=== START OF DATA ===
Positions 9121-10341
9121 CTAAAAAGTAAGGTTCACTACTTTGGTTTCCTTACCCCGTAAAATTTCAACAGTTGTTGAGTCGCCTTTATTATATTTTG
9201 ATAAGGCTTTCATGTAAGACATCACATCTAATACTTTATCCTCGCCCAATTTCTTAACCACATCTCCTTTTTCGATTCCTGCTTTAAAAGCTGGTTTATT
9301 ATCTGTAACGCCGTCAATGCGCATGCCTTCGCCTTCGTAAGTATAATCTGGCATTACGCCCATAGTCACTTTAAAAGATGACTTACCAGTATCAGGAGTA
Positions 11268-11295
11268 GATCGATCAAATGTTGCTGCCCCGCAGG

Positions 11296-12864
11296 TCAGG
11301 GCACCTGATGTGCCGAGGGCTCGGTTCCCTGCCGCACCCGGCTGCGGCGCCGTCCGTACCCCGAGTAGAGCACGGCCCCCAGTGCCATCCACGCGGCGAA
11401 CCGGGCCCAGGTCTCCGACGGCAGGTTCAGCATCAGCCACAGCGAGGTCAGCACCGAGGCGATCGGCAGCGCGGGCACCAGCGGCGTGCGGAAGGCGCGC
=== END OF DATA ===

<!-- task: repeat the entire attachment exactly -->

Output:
Positions 9121-10341
9121 CTAAAAAGTAAGGTTCACTACTTTGGTTTCCTTACCCCGTAAAATTTCAACAGTTGTTGAGTCGCCTTTATTATATTTTG
9201 ATAAGGCTTTCATGTAAGACATCACATCTAATACTTTATCCTCGCCCAATTTCTTAACCACATCTCCTTTTTCGATTCCTGCTTTAAAAGCTGGTTTATT
9301 ATCTGTAACGCCGTCAATGCGCATGCCTTCGCCTTCGTAAGTATAATCTGGCATTACGCCCATAGTCACTTTAAAAGATGACTTACCAGTATCAGGAGTA
Positions 11268-11295
11268 GATCGATCAAATGTTGCTGCCCCGCAGG

Positions 11296-12864
11296 TCAGG
11301 GCACCTGATGTGCCGAGGGCTCGGTTCCCTGCCGCACCCGGCTGCGGCGCCGTCCGTACCCCGAGTAGAGCACGGCCCCCAGTGCCATCCACGCGGCGAA
11401 CCGGGCCCAGGTCTCCGACGGCAGGTTCAGCATCAGCCACAGCGAGGTCAGCACCGAGGCGATCGGCAGCGCGGGCACCAGCGGCGTGCGGAAGGCGCGC